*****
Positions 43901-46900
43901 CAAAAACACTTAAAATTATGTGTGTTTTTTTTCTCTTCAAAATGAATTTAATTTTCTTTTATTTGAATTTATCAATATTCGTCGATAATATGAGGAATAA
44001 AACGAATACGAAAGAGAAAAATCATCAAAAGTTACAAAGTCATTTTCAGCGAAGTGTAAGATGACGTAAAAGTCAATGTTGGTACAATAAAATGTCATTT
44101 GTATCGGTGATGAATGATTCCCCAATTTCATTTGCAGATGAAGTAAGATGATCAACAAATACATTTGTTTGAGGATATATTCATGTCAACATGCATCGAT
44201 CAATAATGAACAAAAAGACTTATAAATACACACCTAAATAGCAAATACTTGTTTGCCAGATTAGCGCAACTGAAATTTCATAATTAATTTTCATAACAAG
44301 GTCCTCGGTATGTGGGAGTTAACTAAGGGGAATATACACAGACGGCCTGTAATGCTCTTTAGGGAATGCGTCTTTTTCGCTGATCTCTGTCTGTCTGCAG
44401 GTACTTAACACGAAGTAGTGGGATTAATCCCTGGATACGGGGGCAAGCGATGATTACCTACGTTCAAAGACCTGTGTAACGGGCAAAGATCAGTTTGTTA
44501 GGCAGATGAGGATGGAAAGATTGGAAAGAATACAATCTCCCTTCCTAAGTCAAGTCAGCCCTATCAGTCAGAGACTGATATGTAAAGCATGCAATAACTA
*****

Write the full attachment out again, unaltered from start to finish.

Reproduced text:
Positions 43901-46900
43901 CAAAAACACTTAAAATTATGTGTGTTTTTTTTCTCTTCAAAATGAATTTAATTTTCTTTTATTTGAATTTATCAATATTCGTCGATAATATGAGGAATAA
44001 AACGAATACGAAAGAGAAAAATCATCAAAAGTTACAAAGTCATTTTCAGCGAAGTGTAAGATGACGTAAAAGTCAATGTTGGTACAATAAAATGTCATTT
44101 GTATCGGTGATGAATGATTCCCCAATTTCATTTGCAGATGAAGTAAGATGATCAACAAATACATTTGTTTGAGGATATATTCATGTCAACATGCATCGAT
44201 CAATAATGAACAAAAAGACTTATAAATACACACCTAAATAGCAAATACTTGTTTGCCAGATTAGCGCAACTGAAATTTCATAATTAATTTTCATAACAAG
44301 GTCCTCGGTATGTGGGAGTTAACTAAGGGGAATATACACAGACGGCCTGTAATGCTCTTTAGGGAATGCGTCTTTTTCGCTGATCTCTGTCTGTCTGCAG
44401 GTACTTAACACGAAGTAGTGGGATTAATCCCTGGATACGGGGGCAAGCGATGATTACCTACGTTCAAAGACCTGTGTAACGGGCAAAGATCAGTTTGTTA
44501 GGCAGATGAGGATGGAAAGATTGGAAAGAATACAATCTCCCTTCCTAAGTCAAGTCAGCCCTATCAGTCAGAGACTGATATGTAAAGCATGCAATAACTA